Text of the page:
This course covers mainly three categories of further study in: (1) historiography; (2) various themes in contemporary Chinese history including political, social, economic and other aspects; and (3) Sino-foreign relations. Seminars covering individual headings could be offered by rotation or concurrently, subject to the need of students.



HIST 7540 Contemporary Chinese Political Thought#

This course examines the historical origins and development of major schools of political ideas in modern and contemporary China, paying special attention to the period since 1949. The Chinese response to the introduction of Marxism-Leninism, and the role played by Mao Zedong in “sinicizing” various aspects of Marxist-Leninst ideology, will be dealt with throughout. Students will be required to read the original works of major political thinkers. Whenever possible, other important political ideology, such as liberalism, socialism and democratic thought, will also be addressed.



HIST 7550 History of Taiwan#

This course examines the political, diplomatic, economic, social and cultural development of Taiwan. Discussions will include historical factors which have played crucial roles in Taiwan’s transformation, as well as issues related to its current changes.



HIST 7570 China and Asia in the Twentieth Century#

An in-depth study of the relations between China and other Asian countries, mainly Japan, Korea, Vietnam and India in the 20th century. Special attention is given to China’s influence on Asian nationalist movements and communist movements, Sino-Japanese and Sino-Korean relations, and China’s role in East and Southeast Asia.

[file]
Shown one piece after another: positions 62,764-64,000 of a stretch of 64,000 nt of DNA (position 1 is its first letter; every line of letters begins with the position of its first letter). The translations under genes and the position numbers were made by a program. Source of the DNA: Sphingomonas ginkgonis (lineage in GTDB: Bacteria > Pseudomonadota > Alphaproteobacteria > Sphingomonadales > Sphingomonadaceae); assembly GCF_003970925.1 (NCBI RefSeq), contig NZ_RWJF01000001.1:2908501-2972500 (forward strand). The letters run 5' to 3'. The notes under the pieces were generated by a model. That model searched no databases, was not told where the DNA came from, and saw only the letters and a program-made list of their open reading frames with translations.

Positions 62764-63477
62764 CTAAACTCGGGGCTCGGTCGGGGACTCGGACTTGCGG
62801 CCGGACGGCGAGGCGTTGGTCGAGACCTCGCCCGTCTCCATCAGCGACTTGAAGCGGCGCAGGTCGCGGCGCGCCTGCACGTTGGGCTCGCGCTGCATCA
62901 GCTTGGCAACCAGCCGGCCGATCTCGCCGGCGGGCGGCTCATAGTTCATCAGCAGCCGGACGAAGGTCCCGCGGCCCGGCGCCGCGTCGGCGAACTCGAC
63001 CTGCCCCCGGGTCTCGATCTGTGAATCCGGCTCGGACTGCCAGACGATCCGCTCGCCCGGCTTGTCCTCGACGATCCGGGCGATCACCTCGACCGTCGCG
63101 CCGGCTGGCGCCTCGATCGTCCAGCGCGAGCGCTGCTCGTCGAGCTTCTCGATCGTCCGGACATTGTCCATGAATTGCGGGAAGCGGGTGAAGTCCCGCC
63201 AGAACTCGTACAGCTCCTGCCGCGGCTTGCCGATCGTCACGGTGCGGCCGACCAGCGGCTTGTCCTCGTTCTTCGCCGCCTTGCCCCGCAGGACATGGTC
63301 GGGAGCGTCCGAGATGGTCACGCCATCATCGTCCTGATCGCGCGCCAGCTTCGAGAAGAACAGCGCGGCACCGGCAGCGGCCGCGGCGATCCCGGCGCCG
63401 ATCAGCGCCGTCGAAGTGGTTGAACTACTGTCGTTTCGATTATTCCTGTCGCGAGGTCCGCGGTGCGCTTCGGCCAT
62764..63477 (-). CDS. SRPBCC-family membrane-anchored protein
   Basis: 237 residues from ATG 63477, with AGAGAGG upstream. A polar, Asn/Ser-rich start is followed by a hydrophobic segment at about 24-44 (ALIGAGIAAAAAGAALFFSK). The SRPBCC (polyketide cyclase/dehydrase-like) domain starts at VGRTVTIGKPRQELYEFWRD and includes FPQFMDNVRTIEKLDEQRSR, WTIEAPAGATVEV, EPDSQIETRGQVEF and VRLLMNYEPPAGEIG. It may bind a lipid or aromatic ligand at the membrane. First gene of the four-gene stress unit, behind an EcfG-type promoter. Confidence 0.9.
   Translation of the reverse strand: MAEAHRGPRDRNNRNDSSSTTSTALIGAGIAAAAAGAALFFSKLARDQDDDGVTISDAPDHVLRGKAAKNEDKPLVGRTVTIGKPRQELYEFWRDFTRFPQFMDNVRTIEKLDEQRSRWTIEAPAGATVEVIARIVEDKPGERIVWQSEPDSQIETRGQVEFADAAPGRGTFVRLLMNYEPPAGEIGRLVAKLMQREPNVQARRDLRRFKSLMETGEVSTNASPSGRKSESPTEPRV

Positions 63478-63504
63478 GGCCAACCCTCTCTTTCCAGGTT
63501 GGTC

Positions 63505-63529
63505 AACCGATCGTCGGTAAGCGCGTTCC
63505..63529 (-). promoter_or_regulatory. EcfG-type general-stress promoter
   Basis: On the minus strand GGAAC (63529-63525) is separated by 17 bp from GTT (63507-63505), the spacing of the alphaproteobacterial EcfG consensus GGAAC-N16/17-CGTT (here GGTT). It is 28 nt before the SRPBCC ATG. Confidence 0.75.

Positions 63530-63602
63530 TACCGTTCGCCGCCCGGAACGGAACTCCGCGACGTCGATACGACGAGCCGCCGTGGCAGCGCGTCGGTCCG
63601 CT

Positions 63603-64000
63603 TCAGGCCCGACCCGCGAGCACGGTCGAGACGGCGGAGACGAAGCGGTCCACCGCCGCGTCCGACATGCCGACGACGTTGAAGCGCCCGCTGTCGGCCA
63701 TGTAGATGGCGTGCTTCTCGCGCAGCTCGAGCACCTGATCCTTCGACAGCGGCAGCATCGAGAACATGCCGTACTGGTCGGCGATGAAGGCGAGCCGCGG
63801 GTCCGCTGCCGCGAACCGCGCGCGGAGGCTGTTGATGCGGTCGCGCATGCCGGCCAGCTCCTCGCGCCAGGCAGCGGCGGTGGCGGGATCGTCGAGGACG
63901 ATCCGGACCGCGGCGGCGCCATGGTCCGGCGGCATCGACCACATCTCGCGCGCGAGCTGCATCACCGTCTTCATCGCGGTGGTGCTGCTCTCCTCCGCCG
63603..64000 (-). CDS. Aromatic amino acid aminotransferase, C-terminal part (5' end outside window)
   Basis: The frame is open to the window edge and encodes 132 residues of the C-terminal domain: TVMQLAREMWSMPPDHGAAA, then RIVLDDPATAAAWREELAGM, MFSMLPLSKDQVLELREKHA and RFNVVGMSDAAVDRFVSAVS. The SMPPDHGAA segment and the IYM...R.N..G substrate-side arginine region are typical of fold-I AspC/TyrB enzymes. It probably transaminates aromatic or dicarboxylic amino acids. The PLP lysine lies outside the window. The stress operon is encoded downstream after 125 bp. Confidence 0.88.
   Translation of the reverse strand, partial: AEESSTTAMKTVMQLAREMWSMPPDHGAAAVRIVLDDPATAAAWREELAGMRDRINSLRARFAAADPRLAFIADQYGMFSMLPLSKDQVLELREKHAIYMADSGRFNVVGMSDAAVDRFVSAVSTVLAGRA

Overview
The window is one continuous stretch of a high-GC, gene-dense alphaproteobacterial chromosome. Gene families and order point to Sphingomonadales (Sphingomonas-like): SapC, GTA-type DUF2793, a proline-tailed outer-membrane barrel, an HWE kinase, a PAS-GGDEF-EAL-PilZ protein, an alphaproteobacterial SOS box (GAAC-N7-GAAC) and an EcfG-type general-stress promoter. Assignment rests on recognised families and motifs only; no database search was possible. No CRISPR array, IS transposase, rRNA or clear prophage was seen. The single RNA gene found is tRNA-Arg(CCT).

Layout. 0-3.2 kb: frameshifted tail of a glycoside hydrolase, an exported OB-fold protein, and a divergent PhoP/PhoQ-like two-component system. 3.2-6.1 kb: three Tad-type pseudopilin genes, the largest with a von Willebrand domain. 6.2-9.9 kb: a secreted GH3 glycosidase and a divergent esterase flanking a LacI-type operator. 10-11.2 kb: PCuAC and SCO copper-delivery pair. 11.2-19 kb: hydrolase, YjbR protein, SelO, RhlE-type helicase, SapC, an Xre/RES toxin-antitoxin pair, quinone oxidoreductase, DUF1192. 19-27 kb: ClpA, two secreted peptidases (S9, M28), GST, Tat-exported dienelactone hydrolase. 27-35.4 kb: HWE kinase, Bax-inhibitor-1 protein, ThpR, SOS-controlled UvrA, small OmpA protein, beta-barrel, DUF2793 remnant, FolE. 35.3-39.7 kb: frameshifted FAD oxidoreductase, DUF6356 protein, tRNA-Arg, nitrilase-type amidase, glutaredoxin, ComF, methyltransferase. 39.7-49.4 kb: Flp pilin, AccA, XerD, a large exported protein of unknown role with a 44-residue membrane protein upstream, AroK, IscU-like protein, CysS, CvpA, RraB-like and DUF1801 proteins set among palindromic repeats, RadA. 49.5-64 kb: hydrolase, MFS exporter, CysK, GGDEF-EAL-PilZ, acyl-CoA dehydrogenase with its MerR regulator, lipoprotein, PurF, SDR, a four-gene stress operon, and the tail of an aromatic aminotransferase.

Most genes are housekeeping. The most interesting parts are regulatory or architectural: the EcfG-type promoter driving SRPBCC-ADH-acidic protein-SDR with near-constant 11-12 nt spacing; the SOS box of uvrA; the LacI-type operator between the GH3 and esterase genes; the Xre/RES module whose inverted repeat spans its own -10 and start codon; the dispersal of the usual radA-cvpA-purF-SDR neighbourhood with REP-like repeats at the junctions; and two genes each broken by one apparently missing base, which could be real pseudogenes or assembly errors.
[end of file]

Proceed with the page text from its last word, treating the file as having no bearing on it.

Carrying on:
* Reimbursable courses under the Continuing Education Fund, HKSAR. For details, please check with the Programme Office and visit the CEF Office’s website http://www.sfaa.gov.hk/cef.

# These elective courses are normally offered in daytime (8:30 a.m. – 6:30 p.m.) and joint class with undergraduate or other postgraduate courses. Students can take no more than ONE course from this group of elective courses.

Society and Community

SOC 7510 Social Networks in the Contemporary Chinese Society*

This course will apply the basic concepts and theories of social network analysis in a thorough analysis of the patterns of interpersonal relationships in contemporary Mainland Chinese society. In particular, this course will compare personal networks in contemporary China with those in other Chinese societies and in Western societies in order to explain how the patterns of interpersonal relationships in China are affected by the characteristics of the Chinese culture and by the characteristics of the political and economic systems in China.



SOC 7530 Graduate Seminar on Contemporary Social Issues in China

This course involves a guided study of selected contemporary issue(s) in China, which are of academic interests to students and meet the expertise of our teaching staff. The content of the course will vary from semester to semester, and will be decided jointly by both the students and instructor(s), who specialise in the selected area(s). The research areas in which our teaching staff specialise include issues related to gender, population, family, and modernisation. Students are expected to read widely and discuss the different contributions of leading scholars in the selected area(s).



SOC 7540 Chinese Social Demography

This course provides a comprehensive introduction to the social demography of contemporary China focusing on the understanding how China's population policies affect fertility and migration. It also examines several sociological issues related to demographic changes such as family change, rising sex ratio, aging, floating population, migrant workers and ethnic enclaves.



SOC 7560 Sociological Issues in Urban & Rural Development#